As soon as your brew kit arrives, you’re ready to go. The beauty of homebrewing is your freedom to create your own unique beer, personalized specifically for your tastes. There are countless books and websites that can provide you with recipes, all you need to decide is what to add. Like peaches? You can make peach beer. Like chocolate? Go ahead, add chocolate. Like hot peppers, carrots, oysters, pumpkins, or bananas? I probably wouldn’t add them all together in one batch, but there are certainly recipes for each of those.

Last November, I decided to make an apple ale. It seemed like a good fall beer, something I had never done before, and my wife had been asking me to brew a batch with apples for a while. Having a spouse who tolerates homebrewing is a very fortunate thing, let alone one who makes special requests. It was the least I could do. The beer turned out pretty well, semi-sweet and refreshing with a slightly sour apple bite. A keeper in my opinion.

2 3.3lb Cans of Light Malt Extract
Safale S-04 Dry Ale Yeast
0.5lb Roasted Barley
Hops: 1oz. Hallertau, 0.5oz Saaz, and 1oz Liberty
4 large cans of frozen concentrate apple juice (no extra sugar added)
1 tsp of Irish Moss
¾ cup priming sugar (you can use confectionary sugar)
Makes 5 gallons (standard homebrew batch. 48 bottles – this is also why it’s good to have homebrewing, or at least beer-drinking, friends)

Start by heating 2.5 gallons of water to approx. 180 F. Steep the roasted malt in a cooking-specific mesh bag** for 30 minutes (this will contribute to the beer’s color and texture). Remove the bag and bring water to a boil. Stir in both cans of malt extract. Be sure to stir constantly for 5 minutes after adding until extract dissolves (the extract is like molasses and will burn to the bottom of the pot without stirring).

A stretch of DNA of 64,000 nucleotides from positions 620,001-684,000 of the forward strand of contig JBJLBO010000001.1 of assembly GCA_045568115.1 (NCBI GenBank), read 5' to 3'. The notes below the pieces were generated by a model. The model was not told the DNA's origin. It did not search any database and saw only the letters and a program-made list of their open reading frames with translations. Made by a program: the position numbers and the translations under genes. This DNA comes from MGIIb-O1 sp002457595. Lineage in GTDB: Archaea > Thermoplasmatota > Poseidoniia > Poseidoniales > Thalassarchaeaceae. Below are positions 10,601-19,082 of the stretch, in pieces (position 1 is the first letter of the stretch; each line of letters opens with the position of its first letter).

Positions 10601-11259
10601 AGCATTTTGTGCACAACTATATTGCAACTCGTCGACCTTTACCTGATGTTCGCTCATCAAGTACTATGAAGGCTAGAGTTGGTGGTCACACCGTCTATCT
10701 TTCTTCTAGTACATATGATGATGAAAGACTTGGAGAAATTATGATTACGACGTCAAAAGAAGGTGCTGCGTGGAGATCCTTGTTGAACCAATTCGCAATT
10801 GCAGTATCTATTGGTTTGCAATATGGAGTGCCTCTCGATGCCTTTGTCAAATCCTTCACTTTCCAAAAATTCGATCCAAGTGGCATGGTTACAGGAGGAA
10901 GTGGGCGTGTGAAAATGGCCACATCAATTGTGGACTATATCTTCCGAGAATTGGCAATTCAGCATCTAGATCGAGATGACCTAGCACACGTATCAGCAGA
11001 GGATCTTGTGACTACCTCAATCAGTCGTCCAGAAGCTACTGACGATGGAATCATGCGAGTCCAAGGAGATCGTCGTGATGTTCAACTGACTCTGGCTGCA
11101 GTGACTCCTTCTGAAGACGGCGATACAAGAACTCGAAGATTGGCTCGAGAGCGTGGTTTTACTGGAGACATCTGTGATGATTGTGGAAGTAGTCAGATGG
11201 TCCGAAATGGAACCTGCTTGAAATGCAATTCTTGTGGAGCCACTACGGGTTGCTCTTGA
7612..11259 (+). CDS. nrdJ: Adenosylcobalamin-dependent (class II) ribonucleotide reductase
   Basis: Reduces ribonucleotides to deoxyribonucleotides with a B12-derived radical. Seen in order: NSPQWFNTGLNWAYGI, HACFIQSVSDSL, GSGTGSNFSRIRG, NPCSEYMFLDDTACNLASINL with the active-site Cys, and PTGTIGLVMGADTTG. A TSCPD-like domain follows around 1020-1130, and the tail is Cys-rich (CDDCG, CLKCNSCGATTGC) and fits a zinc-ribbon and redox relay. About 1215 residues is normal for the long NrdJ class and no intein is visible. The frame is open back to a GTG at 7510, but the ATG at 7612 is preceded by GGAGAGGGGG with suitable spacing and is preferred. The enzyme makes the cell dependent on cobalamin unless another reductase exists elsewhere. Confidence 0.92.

The hops add flavor to the beer and their bitterness balances out the malt’s sweetness. They come in several varieties, with each having its own distinct flavor and different kinds of hops working better with certain styles of beer. The hops come processed in several forms, but I prefer hop pellets (they look like rabbit food). I find they are easiest to work with. Once you have brought the wort (the actual name for the sugar water you are boiling) to a boil, you will add different types/amounts of hops at different times during the hour long boil. I put the hop pellets in little cheese bag containers, which look like socks, and just toss them in.

60 minutes (left in boil) add 1oz. Hallertau
5 minutes (left in boil) add 0.5oz. Saaz

At 15 mins left in the boil, add 1 tsp of Irish Moss. This will add clarity to your beer by helping unwanted particles settle to the bottom of your fermenter**.